English As A Second Language Education
When the English as a second language learner (ESL) or the English language learner (ELL) students have achieved English proficiency, it helps students to develop their understanding of mathematics. Students then effectively use mathematical tools, charts, patterns and other strategies, as well as their prior learning experiences to make connections to solve related problems. The majority are able to transfer their manipulative exploration to solving problems with pencil and paper. Students use multiple solutions and strategies when they solve problems. They express their mathematical thinking through drawing, writing, and speaking. Students ...view middle of the document...
The myth is until students learn English, there’s no point in trying to teach them content-area subjects. In reality, it is not necessary (or desirable) to wait until students are fluent in English before teaching them subject matter content (Carpenter, 1995). In fact, one effective way of learning a non-native language is to study content area subject matter through the media of the non-native language (McKeon & Samway, 1999).
From my own experience, many ESL/ELL students gravitate towards mathematics and towards fields where mathematics is essential such as physics, economics, engineering, etc. They assume that their language deficiencies will not handicap them as much as they would in other fields. They believe that the necessary level of English proficiency is lower in the study of mathematics because of the symbolic nature of the subject. Although learning English is essential for school success for all language minority students, the acquisition of English alone in no way guarantees that ESL/ELL students will succeed academically. Since understanding develops out of what people already know, teachers who teach for understanding constantly try to connect new problems to their students’ prior mathematical knowledge and backgrounds.
ESL/ELL Students’ Academic Advantages & Challenges
ESL/ELL students have knowledge gained in their country of origin, and this knowledge can be a useful part of their overall learning. Sometimes ESL learners have had experiences that make them particularly determined to succeed. Even if minority students have different ways to solve problems, they still get the same results. In fact, ESL students are often more creative in their approach to mathematics. Minority students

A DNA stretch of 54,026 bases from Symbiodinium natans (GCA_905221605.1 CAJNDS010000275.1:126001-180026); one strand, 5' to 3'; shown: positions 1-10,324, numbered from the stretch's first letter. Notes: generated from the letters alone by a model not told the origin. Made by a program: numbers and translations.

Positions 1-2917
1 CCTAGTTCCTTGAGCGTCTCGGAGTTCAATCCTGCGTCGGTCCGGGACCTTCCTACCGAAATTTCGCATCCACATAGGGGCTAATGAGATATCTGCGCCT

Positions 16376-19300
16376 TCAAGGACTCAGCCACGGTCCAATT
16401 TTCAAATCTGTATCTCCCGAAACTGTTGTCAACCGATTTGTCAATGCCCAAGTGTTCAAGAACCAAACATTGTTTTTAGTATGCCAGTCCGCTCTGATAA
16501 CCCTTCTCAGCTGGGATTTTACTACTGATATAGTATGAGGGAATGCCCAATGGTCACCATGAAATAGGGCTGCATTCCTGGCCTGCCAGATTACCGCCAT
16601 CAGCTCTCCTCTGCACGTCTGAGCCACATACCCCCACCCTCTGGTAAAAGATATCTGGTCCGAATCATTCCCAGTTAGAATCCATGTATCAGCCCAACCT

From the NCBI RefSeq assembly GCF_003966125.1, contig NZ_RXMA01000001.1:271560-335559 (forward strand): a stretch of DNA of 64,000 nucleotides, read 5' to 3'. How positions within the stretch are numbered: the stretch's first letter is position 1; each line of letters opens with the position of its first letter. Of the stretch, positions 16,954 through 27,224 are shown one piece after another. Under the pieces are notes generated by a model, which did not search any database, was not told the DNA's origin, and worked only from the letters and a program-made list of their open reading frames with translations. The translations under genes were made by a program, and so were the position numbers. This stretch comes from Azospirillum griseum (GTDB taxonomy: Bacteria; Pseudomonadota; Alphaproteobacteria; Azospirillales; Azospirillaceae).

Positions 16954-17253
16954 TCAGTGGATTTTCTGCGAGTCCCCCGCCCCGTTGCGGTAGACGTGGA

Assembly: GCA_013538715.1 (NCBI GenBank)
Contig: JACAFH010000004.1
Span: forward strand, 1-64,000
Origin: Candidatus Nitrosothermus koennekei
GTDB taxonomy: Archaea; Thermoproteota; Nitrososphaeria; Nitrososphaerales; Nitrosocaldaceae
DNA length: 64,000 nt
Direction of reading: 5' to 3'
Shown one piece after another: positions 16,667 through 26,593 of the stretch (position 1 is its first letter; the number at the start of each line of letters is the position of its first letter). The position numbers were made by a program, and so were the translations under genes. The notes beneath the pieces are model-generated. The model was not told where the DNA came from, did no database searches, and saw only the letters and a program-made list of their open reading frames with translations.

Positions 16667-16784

have the power of viewing a problem from different perspectives. They demonstrate their knowledge in many different ways.
However, the ESL/ELL students need to have skills and knowledge in the content area as well as the ability to clearly communicate their understanding in English. In mathematics for instance, they need to be able to do the mathematical calculations and they also need to explain their mathematical thinking by writing reports (http://www.sofweb.vic.edu.au/lem/esl/evce.html). Therefore, a mathematics teacher must teach students to communicate like mathematicians. Minority students often believe that mathematics does not require language proficiency because math involves logics and techniques to solving problems. However, five major categories of writing apply to the instruction of mathematics: direct use of language, whereby students record and copy information; linguistic translation, whereby mathematical equations are translated into English; summarization, which helps the student clarify the mathematical process in his/her mind and to reflect upon the process; applied use of language encourages the student to apply the concepts to a real-world and analyze problem-solving strategies; and creative use of language, which...